Update: Rosie Connolly took to Instagram this evening to state that she was referencing other online threads and groups that have targeted her personal life and not the account that shared the before and after photos of her with regards to bullying.
The social media sphere has been a riot of posts this weekend surrounding several successful Irish bloggers and influencers.
Following photos posted by a private Instagram page (@bullshitcallerouter) that appear to prove the use of photoshop and cosmetic enhancements by the influencers, Suzanne Jackson of So Sue Me and Rosie Connolly - among others - are calling out what they say is "cyber bullying".
@Bullshitcallerouter posted the photos of some of Ireland's most well known bloggers with the disclaimer that the page was "NOT set up for bullying"
The account added that any nasty commentators would be blocked. The images show before and after comparisons as well as what appears to be 'waves' in the horizon which can be a sign the image has been altered.
Several bloggers took to Snapchat to say that they were uniting against the "trolls" who are behind the online threads
Grace Mongey of Faces By Grace said that "it's not normal to partake in such negativity" while Rosie Connolly posted her own comparison photos and said that she has never lied about getting lip fillers or the fact that she used to look different. Joanne Larby (the Make Up Fairy Pro) also shared her own 'before and after images'.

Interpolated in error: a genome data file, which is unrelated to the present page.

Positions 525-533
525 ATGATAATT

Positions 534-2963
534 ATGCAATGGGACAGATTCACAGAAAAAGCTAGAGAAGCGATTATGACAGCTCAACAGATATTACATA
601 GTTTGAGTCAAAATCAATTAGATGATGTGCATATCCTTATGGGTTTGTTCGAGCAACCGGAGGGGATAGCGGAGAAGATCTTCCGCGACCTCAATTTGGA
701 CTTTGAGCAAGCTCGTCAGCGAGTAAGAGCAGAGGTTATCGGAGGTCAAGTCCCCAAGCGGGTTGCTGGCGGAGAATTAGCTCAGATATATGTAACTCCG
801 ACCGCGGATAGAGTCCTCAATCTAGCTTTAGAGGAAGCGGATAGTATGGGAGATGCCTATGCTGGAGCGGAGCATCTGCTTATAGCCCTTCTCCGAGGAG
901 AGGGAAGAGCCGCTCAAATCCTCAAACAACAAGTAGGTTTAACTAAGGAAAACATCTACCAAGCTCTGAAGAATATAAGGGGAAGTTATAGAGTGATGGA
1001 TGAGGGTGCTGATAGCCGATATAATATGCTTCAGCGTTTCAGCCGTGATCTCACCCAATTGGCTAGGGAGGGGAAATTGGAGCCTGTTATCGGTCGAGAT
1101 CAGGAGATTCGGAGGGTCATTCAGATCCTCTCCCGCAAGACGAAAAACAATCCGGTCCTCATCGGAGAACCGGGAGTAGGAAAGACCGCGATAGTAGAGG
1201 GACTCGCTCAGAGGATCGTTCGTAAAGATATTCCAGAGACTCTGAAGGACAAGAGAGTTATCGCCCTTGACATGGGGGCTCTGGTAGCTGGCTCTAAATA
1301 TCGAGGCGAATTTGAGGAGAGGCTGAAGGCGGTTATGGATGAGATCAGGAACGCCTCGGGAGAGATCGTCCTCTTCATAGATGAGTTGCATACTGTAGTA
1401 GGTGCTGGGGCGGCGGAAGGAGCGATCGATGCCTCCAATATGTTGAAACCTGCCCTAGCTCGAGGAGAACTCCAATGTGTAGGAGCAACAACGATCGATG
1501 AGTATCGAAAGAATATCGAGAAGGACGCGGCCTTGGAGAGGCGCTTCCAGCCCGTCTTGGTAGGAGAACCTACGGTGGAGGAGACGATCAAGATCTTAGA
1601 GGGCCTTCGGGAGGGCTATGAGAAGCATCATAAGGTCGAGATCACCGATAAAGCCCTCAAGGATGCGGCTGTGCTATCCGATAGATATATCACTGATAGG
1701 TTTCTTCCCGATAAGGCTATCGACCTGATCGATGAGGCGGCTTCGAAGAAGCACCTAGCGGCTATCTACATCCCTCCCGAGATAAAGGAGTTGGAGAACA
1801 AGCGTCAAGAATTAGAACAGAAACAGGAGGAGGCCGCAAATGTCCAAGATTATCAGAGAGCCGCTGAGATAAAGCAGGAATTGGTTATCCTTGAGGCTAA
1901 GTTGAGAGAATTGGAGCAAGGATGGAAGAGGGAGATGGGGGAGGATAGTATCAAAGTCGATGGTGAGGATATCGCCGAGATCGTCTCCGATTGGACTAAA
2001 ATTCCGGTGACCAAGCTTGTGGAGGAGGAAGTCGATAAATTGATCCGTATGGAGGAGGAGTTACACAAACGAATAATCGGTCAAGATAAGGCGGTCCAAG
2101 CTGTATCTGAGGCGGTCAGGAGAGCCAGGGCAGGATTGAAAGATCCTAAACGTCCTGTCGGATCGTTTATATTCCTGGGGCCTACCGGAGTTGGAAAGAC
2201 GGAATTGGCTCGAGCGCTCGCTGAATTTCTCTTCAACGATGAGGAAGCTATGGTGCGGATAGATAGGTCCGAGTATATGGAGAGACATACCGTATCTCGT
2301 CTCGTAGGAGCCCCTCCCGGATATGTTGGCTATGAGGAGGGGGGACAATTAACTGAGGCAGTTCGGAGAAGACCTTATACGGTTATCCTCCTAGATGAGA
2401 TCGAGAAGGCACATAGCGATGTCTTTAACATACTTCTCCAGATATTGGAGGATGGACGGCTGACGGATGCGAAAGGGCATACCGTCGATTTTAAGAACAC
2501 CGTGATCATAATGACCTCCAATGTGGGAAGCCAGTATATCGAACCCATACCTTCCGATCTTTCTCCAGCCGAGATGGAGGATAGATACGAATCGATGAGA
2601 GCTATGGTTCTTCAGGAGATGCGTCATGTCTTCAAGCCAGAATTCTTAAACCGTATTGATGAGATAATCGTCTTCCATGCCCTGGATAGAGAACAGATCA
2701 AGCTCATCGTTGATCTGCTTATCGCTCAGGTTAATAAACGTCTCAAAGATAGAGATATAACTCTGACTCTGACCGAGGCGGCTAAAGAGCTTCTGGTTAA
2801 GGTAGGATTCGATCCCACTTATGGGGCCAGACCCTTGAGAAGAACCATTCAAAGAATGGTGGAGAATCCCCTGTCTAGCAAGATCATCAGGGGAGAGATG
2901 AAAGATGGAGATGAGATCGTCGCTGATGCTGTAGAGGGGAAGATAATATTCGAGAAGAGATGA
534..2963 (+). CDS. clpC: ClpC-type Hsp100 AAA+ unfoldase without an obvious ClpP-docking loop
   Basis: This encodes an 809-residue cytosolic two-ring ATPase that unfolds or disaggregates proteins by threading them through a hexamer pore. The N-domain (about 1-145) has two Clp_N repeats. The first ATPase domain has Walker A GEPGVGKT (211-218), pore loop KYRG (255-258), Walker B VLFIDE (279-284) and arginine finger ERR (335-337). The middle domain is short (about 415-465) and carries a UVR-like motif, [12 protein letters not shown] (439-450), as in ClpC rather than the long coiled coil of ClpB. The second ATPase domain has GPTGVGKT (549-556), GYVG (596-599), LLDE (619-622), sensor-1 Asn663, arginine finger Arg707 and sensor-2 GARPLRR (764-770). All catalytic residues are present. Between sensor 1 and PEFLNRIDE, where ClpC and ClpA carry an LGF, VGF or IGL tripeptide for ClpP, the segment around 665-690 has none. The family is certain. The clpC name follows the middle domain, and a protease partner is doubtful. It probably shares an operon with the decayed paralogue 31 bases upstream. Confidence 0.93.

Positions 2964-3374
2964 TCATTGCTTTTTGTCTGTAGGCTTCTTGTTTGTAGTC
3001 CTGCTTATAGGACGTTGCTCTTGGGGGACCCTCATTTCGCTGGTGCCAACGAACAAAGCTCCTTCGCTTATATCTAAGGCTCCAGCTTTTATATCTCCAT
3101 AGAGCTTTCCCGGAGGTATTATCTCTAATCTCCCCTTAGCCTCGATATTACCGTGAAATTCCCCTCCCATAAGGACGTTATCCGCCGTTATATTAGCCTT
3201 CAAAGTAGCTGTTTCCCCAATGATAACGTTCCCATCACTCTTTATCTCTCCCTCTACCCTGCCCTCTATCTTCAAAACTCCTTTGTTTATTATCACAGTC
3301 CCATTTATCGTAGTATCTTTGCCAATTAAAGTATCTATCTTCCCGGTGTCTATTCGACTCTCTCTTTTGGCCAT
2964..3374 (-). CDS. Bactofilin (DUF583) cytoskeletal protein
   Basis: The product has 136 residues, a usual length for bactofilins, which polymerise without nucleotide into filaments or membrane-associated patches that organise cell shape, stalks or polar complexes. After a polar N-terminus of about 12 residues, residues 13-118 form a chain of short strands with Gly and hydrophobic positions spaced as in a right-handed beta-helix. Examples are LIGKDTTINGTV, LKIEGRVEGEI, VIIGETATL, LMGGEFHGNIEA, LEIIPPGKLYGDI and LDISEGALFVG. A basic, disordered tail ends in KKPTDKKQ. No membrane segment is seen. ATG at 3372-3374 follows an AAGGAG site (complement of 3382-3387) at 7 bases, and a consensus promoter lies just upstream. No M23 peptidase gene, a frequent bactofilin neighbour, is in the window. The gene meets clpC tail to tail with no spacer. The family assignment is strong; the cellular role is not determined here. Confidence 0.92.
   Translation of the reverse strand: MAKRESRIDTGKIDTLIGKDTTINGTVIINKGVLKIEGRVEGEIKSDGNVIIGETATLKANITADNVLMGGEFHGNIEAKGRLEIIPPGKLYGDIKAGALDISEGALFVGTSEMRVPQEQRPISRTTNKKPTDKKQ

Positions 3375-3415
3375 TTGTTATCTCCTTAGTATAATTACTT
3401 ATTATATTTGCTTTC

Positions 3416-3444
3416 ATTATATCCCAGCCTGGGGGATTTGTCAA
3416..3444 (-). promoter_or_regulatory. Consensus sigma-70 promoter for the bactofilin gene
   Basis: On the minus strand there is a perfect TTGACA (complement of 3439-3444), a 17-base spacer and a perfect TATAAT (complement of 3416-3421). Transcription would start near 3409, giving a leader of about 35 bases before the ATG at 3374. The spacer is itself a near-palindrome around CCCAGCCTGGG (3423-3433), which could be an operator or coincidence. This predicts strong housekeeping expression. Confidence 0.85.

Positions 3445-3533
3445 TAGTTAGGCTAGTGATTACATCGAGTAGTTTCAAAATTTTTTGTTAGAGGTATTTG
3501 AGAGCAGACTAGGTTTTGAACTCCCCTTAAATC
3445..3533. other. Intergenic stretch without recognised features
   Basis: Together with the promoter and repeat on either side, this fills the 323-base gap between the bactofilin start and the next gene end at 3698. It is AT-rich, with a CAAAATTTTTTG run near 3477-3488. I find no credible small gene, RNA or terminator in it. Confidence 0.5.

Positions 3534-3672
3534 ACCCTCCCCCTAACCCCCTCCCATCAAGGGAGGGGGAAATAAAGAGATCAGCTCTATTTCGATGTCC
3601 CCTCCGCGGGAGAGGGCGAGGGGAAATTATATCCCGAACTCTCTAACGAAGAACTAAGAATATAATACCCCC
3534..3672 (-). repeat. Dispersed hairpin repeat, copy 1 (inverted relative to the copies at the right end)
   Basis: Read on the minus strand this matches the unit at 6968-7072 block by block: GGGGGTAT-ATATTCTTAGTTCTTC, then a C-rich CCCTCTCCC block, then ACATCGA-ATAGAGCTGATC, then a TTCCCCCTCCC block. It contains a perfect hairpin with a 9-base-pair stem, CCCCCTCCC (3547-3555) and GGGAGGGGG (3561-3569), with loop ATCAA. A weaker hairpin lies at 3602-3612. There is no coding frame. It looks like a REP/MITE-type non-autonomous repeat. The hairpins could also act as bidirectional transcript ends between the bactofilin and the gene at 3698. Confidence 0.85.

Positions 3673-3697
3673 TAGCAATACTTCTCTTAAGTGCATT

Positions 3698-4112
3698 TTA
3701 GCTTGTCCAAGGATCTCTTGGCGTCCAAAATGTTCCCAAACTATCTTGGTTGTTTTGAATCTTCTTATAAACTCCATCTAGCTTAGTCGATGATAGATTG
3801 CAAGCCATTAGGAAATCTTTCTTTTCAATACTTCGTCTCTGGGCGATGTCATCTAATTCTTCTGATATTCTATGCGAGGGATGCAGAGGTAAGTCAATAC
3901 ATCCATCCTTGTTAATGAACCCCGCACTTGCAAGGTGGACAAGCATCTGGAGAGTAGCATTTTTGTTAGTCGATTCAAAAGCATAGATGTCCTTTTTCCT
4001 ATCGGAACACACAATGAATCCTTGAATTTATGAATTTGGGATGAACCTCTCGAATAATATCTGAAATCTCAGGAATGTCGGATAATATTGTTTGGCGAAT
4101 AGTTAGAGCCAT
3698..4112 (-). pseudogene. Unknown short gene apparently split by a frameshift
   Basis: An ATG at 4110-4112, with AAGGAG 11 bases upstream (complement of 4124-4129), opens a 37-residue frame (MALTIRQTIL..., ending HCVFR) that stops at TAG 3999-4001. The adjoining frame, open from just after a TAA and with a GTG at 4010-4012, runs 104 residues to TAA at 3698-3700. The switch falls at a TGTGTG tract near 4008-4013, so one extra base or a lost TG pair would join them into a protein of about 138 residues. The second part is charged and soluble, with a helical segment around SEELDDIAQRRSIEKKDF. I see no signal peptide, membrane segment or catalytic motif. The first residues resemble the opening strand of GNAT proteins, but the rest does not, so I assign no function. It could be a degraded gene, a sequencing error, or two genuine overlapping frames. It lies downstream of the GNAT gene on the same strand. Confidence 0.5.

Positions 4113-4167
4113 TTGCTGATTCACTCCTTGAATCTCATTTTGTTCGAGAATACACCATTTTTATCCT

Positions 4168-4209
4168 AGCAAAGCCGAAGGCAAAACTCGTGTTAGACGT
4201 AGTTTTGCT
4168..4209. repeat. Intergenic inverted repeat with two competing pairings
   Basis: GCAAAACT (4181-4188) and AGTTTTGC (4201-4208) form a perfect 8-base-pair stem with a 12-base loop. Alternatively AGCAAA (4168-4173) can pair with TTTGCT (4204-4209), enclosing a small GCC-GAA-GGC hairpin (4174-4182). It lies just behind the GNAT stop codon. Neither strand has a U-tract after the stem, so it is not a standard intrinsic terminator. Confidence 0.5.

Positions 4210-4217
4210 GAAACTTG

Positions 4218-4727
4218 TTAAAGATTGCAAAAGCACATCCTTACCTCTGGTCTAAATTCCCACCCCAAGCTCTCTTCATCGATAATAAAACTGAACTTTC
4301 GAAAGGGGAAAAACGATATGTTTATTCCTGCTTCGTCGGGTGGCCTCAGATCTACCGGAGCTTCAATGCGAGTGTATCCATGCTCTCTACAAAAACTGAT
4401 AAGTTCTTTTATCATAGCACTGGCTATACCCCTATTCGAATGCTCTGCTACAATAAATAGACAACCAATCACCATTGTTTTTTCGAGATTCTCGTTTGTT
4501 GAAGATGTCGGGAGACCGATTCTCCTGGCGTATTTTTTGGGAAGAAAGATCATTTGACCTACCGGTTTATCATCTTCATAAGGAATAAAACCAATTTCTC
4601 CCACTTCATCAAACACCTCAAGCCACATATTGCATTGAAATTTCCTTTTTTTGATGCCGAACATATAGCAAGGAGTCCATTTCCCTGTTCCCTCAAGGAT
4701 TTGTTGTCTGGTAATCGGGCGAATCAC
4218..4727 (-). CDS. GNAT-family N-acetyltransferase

Suzanne Jackson joined in by saying that the blogging community would be uniting to create a campaign to shut down fake accounts and end cyber bullying.
People are debating online however, about the importance of influencers to young people and the effects of edited images on youth's self esteem
Why are these ladies not addressing the Photoshop and editing concern that their followers clearly have? I completely understand and support standing up against bullying, but don't ignore the original issue.
— Tracy Sadlier (@Tracy_Dublin) January 6, 2018
In a world where online appearances are often valued more than the real thing, people are asking influencers to take a second look at the type of lifestyle they are portraying.
While people are commenting that it's normal to edit photographs and that people can clearly see they are edited for aesthetic reasons, we need to remember that not everyone - in particular teenagers - will have the consciousness to view photos in that way.
Working together to combat online bullying is an admirable move and one that if done correctly will have a positive impact on young people in Ireland, but it seems there's more work to be done.